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Thursday, January 27, 2022

‘Result of honest effort’: Mohammed Shami after reaching 200 Test wickets

Typically, the upright seam was the standout feature in Shami’s bowling, courtesy of his wrist position, which he has worked on.

Written by Shamik Chakrabarty |
Updated: December 29, 2021 8:19:52 am
Mohammed ShamiIndia's bowler Mohammed Shami, left, celebrates with teammates after taking a career 200th Test wicket. (AP Photo)

On Tuesday at SuperSport Park in Centurion, Mohammed Shami became only the fifth Indian fast bowler to reach 200 Test wickets, scything through the South African batting line-up and claiming 5/44 from 16 overs. Kagiso Rabada was his 200th scalp.

About a couple of months ago, after India’s T20 World Cup loss to Pakistan, the fast bowler was at the receiving end of deplorable social media abuse, targeting his religion. Only his captain, Virat Kohli, publicly stood by him then. On a fair-weather day, adulation poured in.

Shami has seen several ups and downs in life and cricket. Injuries had forced him to the brink of retirement. Last year, during an Instagram Live session with Rohit Sharma, the 31-year-old revealed that he had considered killing himself three times during a period of “severe stress and personal problems”. The equanimity he showed after reaching the landmark, in his 55th Test, bordered on matter-of-factly.

Mein toh line pakad ke rakha tha (I was bowling on a consistent line),” he told reporters. “Pace doesn’t matter much in modern-day cricket. My focus is always on hitting the right area. Today also, I just targeted the right areas,” he elaborated.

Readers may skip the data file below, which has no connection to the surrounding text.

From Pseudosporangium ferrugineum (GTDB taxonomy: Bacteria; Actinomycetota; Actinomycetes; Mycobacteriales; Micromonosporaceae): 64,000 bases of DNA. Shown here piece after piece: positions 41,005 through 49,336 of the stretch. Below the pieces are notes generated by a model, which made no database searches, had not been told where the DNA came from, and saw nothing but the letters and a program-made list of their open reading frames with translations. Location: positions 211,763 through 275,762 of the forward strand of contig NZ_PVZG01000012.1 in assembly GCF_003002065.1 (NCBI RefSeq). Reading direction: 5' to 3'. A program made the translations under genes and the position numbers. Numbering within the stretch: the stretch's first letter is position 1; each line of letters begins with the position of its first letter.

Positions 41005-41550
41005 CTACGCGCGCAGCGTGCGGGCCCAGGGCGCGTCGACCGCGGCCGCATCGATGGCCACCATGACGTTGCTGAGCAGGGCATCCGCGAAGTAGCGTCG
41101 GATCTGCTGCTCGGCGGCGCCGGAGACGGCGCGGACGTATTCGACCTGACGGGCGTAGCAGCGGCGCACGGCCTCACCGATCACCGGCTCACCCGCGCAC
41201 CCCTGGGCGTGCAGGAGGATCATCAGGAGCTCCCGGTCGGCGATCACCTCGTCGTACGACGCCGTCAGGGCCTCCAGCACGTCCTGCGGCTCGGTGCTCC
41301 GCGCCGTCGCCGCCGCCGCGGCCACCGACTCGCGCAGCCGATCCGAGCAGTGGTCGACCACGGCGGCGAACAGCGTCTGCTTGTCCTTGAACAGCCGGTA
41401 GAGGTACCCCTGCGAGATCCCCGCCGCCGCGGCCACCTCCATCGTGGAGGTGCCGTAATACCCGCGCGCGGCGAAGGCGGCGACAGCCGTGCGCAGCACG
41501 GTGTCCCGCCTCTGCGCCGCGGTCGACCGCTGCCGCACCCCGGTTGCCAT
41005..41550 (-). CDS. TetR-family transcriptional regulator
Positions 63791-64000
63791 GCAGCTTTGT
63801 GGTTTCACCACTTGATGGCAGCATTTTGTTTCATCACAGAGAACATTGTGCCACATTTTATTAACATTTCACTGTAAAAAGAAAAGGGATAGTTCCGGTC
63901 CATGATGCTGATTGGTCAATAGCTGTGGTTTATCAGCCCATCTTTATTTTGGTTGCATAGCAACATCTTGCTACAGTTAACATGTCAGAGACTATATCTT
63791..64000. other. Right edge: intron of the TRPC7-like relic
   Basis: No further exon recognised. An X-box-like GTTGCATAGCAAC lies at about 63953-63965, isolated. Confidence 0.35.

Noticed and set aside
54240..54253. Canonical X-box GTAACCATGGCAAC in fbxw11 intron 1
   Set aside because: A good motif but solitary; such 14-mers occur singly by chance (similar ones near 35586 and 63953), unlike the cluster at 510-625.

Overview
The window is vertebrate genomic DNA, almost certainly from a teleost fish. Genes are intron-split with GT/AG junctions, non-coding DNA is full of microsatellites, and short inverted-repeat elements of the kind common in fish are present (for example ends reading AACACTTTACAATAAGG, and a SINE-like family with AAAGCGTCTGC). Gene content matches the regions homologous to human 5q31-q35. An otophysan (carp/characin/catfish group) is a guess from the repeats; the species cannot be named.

He kept it simple. “Test cricket is not rocket science. But to play Test cricket you have to know the conditions and adjust your line and length accordingly. It rained yesterday. It was different today. The pitch had the zip. It was imperative to hit the right area and control your line and length. I was hitting the right length,” said Shami.

More than a decade ago, when he started his journey in club cricket in Kolkata, 200 Test scalps obviously weren’t on his mind. “When you are a kid, when you are a struggler, the only dream you harbour is to play for India and play alongside those whom you watch on TV and idolise. You work hard to achieve your goal. It’s about working hard, which is in your hands. And when you put in an honest effort, you get the result,” said the fast bowler, paying a glowing tribute to his father Tousif Ali. “I came from a place (Amroha, Uttar Pradesh) where even today facilities are limited. Every day I had to travel 30 kilometres and my father used to accompany me. So all credit goes to my father and my brother.”

Today was another occasion when Indian fast bowlers polished off opposition batting in quick time, in 62.3 overs. The upsurge of fast bowling has been the biggest contributing factor to the team’s success overseas. “This is the result of the hard work that the boys have put in over the last six-seven years. The support staff is there to support. It’s not possible to single out an individual. But (real credit) goes to the boys, who have worked their socks off. He who works hard, credit goes to him.”

Midway into South Africa’s innings, Jasprit Bumrah twisted his ankle and left the field. The onus fell on Shami to spearhead India’s pace attack and he helped his team secure a 130-run first-innings lead. “Obviously, when one of the bowlers from your unit leaves the field, some extra pressure comes on you. It stays in the back of your mind. In any case, you have to bowl long spells in Test cricket and we are playing with five bowlers. So we could manage that well,” said Shami, allaying fears about Bumrah’s injury. “He is OK. He came back, fielded and bowled.”

Typically, the upright seam was the standout feature in Shami’s bowling, courtesy of his wrist position, which he has worked on. “Once again, it’s down to hard work,” Shami signed off.

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